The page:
Recovery from Severe COVID-19. Leveraging the lessons of survival from sepsis.
Published On: August 5, 2020|
Authors: Prescott HC, Girard TD
As of July 30, 2020, more than 17 million people worldwide have been diagnosed with coronavirus disease 2019 (COVID-19), and more than 665 000 have died. In many countries, the rate of diagnosis continues to increase; for example, more than 50 000 new cases per day were reported in the US during the last week of July.
Patients with severe disease, which affects up to 20% of those hospitalized with COVID-19, develop viral sepsis and acute respiratory distress syndrome (ARDS). While there has been substantial focus on the potentially unique manifestations of infection with severe acute respiratory syndrome coronavirus 2 (SARS-CoV-2), many of the acute manifestations and outcomes of severe COVID-19 are similar to those of sepsis caused by other pathogens.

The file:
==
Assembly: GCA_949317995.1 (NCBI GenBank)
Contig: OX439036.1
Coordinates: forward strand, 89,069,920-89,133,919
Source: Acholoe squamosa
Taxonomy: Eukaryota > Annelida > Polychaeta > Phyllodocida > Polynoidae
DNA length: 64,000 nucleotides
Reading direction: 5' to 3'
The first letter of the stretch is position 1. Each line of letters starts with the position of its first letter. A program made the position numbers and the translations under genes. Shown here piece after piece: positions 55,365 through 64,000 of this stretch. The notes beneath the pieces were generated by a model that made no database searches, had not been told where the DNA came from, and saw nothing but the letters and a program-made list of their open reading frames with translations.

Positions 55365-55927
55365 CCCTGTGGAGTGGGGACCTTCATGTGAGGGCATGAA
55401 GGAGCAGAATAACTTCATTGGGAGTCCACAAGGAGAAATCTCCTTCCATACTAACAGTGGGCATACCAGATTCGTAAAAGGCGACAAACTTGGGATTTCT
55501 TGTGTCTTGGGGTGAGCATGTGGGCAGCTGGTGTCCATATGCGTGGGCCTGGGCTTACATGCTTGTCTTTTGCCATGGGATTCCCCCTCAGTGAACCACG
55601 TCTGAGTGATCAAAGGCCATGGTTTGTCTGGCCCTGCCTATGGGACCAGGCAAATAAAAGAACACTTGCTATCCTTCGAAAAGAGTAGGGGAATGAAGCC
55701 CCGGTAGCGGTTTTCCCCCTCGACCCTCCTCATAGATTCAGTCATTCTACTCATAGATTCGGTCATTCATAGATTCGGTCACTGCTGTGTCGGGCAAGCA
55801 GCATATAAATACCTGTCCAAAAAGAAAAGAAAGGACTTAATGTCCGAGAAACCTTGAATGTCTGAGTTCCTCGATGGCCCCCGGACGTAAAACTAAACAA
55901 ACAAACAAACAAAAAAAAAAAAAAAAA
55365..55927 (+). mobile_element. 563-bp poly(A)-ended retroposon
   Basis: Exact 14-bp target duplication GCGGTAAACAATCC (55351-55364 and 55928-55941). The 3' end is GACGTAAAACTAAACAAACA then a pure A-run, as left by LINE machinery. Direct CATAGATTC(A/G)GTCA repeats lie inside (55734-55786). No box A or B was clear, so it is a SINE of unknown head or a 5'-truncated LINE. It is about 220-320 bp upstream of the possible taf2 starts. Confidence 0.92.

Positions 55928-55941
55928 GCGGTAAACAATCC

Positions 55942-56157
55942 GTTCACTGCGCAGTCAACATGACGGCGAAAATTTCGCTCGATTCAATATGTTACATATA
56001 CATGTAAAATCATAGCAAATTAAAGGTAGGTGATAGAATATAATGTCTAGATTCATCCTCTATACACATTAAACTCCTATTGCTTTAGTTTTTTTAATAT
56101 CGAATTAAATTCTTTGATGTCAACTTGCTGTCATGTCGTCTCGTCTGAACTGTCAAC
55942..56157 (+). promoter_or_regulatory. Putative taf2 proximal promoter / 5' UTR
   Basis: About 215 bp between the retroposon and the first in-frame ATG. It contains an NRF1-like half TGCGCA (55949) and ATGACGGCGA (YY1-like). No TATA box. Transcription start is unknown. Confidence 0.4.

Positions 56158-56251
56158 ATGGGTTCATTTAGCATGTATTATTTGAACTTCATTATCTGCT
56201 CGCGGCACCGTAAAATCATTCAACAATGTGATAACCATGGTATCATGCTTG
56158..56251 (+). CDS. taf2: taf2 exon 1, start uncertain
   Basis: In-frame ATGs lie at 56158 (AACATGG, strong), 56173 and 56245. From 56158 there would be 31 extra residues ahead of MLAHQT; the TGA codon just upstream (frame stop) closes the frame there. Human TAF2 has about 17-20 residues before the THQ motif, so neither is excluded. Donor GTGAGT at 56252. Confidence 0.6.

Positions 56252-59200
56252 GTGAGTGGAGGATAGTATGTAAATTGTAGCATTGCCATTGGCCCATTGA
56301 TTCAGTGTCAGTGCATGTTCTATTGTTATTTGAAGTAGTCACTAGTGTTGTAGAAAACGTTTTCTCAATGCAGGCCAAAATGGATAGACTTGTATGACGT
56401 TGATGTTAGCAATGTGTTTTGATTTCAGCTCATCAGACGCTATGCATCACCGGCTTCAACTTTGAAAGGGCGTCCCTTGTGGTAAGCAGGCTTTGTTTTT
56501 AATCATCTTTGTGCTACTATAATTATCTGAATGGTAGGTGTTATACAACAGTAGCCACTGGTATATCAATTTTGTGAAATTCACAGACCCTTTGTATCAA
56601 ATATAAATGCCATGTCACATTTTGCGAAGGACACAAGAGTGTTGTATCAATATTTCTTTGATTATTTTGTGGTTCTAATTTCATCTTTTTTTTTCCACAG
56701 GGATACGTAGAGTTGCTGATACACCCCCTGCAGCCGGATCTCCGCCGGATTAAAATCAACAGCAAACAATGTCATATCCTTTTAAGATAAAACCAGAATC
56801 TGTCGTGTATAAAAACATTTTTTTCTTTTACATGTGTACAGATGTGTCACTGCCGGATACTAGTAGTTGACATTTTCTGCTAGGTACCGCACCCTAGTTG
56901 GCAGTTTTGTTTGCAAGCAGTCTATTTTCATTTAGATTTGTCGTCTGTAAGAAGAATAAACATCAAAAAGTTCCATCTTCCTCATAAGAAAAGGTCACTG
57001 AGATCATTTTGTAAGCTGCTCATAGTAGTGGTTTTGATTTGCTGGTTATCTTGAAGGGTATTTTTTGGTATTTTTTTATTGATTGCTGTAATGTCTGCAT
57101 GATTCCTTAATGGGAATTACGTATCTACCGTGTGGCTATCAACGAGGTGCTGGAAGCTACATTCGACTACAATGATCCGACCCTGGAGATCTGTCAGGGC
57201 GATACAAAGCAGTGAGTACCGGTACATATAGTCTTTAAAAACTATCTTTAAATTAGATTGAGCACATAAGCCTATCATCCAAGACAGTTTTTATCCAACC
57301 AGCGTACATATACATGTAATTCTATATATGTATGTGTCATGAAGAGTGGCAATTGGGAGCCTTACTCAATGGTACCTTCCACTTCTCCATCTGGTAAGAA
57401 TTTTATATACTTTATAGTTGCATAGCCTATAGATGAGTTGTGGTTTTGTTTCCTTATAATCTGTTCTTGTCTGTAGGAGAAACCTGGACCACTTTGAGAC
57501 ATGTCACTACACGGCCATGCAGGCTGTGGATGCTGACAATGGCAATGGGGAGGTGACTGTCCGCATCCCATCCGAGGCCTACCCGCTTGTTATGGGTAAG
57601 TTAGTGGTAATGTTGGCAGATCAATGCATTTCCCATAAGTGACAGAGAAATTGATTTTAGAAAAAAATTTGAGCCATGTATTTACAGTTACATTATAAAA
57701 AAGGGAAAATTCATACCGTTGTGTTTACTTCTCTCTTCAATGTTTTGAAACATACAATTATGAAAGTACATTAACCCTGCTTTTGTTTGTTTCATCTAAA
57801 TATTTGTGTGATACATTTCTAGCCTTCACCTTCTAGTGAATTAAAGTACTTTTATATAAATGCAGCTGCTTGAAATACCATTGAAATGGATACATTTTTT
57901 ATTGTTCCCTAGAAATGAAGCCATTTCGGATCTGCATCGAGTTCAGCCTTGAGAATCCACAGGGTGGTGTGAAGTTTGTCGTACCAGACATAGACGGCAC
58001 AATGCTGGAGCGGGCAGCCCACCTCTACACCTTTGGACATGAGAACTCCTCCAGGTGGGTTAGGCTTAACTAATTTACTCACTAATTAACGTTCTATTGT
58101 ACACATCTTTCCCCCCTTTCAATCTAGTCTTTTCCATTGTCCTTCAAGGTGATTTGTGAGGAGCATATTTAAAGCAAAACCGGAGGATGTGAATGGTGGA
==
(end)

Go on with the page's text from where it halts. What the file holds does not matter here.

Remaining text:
Approximately 80% of patients hospitalized with COVID-19, and 60% of those admitted to intensive care units (ICUs), survive. However, similar to the experiences of other sepsis survivors,1 many COVID-19 survivors are likely to experience long-lasting morbidity.